3 Tbsp sunflower oil
1 Tbsp mustard seeds
1 Tbsp ground cumin
1 Tbsp cayenne pepper
2 tsp ground turmeric
big thumb-sized knob of ginger, grated
5 cloves garlic, crushed
1 fresh chilli, seeded & finely diced
10-12 juicy large tomatoes - peeled and roughly chopped (or 2 x 400g tins)
3/4 C apple cider vinegar
1/4 C sugar
1 tsp salt
Oh Kasundi, the fiery Indian condiment so very helpful for spicing up a lazy weekend omelette. Or giving that midweek curry a little punch on the side. Or jazzing up a plain old cheese toastie (don’t skimp on the extra pickles). If you have a bowl of ripe tomatoes on your kitchen bench, or a garden cranking out a steady supply, then a few jars of kasundi aren’t far away and we all know you never regret making a few jars of kasundi.
Adapted from a Delicious. recipe, personal experience and from comparing techniques with fellow kasundi loving friends. This should make about 3-4 small jars. Double or triple the amounts if tomatoes allow.
Firstly bring a pot of water to the boil to quickly peel your tomatoes. Using a sharp knife, score the top of the tomatoes (where the stem was) with a cross, and blanch them in the water for about 30 secs or a bit more before removing with a slotted spoon. The skins will begin to curl away. Run the tomatoes under cold water and all the skins will rub off easily with your fingers.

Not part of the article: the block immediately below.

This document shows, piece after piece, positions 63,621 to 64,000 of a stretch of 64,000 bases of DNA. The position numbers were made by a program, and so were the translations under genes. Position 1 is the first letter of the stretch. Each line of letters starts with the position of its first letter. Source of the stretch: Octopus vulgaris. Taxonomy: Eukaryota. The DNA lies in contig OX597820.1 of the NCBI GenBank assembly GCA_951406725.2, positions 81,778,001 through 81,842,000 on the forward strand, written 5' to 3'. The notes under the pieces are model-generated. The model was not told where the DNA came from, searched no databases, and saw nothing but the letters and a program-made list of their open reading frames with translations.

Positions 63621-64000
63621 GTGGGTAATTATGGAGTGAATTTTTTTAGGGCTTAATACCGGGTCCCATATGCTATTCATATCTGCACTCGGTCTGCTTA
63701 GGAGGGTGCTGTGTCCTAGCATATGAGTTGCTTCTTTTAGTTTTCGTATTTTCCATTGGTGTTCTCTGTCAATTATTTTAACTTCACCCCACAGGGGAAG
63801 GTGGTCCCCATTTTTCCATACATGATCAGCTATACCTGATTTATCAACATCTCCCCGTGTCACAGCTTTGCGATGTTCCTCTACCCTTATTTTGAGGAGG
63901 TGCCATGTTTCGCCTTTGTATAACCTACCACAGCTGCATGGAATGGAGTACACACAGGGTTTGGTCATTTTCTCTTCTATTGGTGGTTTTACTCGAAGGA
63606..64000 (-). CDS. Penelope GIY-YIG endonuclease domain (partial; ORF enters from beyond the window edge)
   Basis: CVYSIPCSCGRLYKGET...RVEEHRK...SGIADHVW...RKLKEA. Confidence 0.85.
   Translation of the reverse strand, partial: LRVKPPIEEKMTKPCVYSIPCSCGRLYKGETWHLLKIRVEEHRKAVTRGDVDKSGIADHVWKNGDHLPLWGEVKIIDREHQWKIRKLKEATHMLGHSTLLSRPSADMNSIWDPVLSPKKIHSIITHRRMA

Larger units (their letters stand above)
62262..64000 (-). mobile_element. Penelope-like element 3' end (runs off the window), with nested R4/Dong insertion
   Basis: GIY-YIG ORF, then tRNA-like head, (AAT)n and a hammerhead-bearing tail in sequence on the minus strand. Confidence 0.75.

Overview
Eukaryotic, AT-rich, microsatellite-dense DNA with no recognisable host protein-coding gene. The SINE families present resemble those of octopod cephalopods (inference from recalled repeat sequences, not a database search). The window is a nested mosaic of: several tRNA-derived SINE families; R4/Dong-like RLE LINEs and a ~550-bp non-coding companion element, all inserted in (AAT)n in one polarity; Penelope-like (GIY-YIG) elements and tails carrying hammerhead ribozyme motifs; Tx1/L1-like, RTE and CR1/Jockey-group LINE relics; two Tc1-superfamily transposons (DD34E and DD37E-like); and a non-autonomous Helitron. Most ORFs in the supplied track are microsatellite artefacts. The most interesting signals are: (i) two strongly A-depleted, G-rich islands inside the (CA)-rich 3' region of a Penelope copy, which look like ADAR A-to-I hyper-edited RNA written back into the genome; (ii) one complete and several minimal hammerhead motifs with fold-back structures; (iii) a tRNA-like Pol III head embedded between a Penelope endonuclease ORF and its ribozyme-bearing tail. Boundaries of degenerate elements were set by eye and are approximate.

Heat oil in a large saucepan. Add seeds and powdered spices, and stir for 5 minutes until fragrant.
Add the fresh ginger, garlic and chilli and cook for another 5 minutes.
Add remaining ingredients and peeled tomatoes and simmer for 1 hour. When you notice the oil sitting on the top it’s good to go. Spoon into prepared, sterilised jars and seal well. Kasundi jars will keep indefinitely if sealed properly. Once opened, use it up in a couple of weeks and keep it in the fridge. Again, scrambled eggs, cheese toasties or fried egg sambos will use it up in no time. A dollop with a midweek dahl is also a winner.